The hunt for gravitational waves is moving upward. A space-based detector called the Laser Interferometer Space Antenna, or LISA, was selected as a mission in the European Space Agency’s science program, the agency announced June 20.
LISA will consist of three identical satellites arranged in a triangle that will cartwheel through space in orbit around the sun just behind Earth. The spacecraft will use lasers to detect changes in the distance between each satellite. Those changes would indicate the passage of gravitational waves, the ripples in spacetime that massive bodies such as black holes shake off when they move.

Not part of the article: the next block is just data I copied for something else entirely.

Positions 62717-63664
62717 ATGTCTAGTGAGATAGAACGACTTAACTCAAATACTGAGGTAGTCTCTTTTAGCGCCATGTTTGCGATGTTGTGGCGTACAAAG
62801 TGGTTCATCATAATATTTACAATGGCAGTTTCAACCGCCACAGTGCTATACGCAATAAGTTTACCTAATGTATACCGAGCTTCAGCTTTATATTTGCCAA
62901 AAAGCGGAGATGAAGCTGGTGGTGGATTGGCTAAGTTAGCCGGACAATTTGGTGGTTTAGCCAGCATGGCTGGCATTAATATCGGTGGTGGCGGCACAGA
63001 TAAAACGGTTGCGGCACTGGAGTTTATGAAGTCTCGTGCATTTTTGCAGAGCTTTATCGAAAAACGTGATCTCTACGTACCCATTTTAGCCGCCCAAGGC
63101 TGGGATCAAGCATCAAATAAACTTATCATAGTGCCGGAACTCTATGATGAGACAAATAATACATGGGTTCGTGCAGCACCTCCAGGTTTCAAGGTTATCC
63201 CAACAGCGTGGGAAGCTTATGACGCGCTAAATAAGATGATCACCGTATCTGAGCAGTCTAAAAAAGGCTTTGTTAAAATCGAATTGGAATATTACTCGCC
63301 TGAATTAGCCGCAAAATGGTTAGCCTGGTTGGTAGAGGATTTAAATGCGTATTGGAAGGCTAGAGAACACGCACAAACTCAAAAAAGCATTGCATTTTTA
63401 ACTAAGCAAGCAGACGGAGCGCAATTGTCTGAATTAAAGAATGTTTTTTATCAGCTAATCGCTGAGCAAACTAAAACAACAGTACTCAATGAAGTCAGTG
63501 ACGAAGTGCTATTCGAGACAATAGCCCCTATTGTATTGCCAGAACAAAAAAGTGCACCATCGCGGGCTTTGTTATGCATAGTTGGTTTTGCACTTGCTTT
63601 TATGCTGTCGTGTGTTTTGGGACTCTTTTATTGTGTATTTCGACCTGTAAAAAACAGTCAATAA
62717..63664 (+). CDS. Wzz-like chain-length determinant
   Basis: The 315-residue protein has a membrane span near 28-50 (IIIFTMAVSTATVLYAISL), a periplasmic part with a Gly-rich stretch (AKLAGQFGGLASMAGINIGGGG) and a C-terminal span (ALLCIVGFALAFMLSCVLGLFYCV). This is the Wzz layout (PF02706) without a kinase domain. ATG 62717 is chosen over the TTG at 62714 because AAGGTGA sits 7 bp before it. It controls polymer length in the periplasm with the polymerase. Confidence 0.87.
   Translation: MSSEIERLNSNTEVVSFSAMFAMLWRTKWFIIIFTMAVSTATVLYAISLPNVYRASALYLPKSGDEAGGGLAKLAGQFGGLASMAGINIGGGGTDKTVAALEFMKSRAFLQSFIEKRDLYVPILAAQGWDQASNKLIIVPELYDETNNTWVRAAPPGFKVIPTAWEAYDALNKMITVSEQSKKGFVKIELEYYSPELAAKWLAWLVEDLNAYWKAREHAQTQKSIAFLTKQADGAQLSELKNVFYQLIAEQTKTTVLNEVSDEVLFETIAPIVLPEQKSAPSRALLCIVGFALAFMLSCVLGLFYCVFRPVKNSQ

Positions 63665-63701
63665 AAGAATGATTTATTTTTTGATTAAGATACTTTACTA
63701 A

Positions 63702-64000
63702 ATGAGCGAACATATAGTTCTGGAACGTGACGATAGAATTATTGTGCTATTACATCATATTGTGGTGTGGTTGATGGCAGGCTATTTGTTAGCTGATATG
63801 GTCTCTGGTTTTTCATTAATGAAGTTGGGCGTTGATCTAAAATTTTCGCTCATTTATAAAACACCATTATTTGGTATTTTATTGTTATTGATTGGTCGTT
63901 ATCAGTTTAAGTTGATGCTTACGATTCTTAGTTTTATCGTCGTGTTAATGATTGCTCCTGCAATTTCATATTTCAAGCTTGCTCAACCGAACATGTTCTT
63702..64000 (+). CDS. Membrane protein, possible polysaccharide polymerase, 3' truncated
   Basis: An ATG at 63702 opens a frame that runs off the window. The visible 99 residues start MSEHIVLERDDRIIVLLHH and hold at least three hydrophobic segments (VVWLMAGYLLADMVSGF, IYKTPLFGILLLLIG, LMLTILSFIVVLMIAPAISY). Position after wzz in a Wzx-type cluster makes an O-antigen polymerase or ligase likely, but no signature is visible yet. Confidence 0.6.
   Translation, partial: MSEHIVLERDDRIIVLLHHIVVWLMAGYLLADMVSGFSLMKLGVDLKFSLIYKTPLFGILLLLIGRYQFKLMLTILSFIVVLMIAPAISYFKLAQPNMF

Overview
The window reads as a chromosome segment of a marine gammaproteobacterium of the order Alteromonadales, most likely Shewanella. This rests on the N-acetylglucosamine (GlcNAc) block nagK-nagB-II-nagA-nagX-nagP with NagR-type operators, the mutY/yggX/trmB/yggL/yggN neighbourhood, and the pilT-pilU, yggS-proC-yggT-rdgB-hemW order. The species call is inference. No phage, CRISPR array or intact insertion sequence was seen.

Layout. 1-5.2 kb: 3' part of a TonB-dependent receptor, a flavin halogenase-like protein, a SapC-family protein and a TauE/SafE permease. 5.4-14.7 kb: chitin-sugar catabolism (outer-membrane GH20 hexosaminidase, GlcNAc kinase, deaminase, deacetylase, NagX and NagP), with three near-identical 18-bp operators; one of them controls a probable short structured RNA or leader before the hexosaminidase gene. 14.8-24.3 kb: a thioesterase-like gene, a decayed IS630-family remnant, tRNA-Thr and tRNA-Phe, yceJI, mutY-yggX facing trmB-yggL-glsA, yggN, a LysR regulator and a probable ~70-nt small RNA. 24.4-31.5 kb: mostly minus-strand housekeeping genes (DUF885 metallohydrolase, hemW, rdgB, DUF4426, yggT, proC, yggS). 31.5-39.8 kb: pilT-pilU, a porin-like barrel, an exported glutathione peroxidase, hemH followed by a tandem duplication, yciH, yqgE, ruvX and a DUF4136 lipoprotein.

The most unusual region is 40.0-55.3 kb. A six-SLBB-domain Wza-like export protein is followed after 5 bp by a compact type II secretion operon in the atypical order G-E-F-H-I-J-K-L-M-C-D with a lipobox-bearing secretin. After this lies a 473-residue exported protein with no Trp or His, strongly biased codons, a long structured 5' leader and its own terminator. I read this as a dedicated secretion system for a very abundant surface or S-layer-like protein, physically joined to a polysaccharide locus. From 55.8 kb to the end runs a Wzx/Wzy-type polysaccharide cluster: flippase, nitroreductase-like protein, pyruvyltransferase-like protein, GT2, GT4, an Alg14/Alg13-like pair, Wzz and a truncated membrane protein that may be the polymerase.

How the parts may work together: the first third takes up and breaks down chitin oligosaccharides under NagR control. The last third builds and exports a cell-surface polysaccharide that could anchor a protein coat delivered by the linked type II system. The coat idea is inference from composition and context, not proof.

The spacecraft was originally planned as a joint mission between ESA and NASA, but NASA pulled out in 2011 citing budget issues. In December 2015, ESA launched a single satellite called LISA Pathfinder to test the concept — a test it passed with flying colors.
Interest in LISA increased in 2016 after researchers at the ground-based LIGO detectors announced that they had finally observed gravitational waves. LIGO is best suited for detecting the crash caused when dense objects such as neutron stars or solar-mass black holes collide.
LISA, on the other hand, will be sensitive to the collision of much more massive objects — such as the supermassive black holes that make up most galaxies’ cores.
The mission design and cost are still being completed. If all goes as planned, LISA will launch in 2034.